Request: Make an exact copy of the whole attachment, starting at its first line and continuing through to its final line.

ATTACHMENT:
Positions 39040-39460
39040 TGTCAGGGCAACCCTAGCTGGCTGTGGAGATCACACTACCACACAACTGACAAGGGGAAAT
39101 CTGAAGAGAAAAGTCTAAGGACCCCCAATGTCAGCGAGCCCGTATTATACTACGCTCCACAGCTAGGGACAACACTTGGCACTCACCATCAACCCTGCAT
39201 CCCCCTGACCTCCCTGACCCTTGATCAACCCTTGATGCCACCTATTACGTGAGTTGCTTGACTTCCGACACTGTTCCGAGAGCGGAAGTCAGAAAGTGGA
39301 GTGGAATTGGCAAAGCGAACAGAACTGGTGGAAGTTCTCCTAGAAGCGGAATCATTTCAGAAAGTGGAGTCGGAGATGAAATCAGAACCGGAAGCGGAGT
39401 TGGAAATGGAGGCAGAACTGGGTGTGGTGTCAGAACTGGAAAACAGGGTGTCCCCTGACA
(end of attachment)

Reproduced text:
Positions 39040-39460
39040 TGTCAGGGCAACCCTAGCTGGCTGTGGAGATCACACTACCACACAACTGACAAGGGGAAAT
39101 CTGAAGAGAAAAGTCTAAGGACCCCCAATGTCAGCGAGCCCGTATTATACTACGCTCCACAGCTAGGGACAACACTTGGCACTCACCATCAACCCTGCAT
39201 CCCCCTGACCTCCCTGACCCTTGATCAACCCTTGATGCCACCTATTACGTGAGTTGCTTGACTTCCGACACTGTTCCGAGAGCGGAAGTCAGAAAGTGGA
39301 GTGGAATTGGCAAAGCGAACAGAACTGGTGGAAGTTCTCCTAGAAGCGGAATCATTTCAGAAAGTGGAGTCGGAGATGAAATCAGAACCGGAAGCGGAGT
39401 TGGAAATGGAGGCAGAACTGGGTGTGGTGTCAGAACTGGAAAACAGGGTGTCCCCTGACA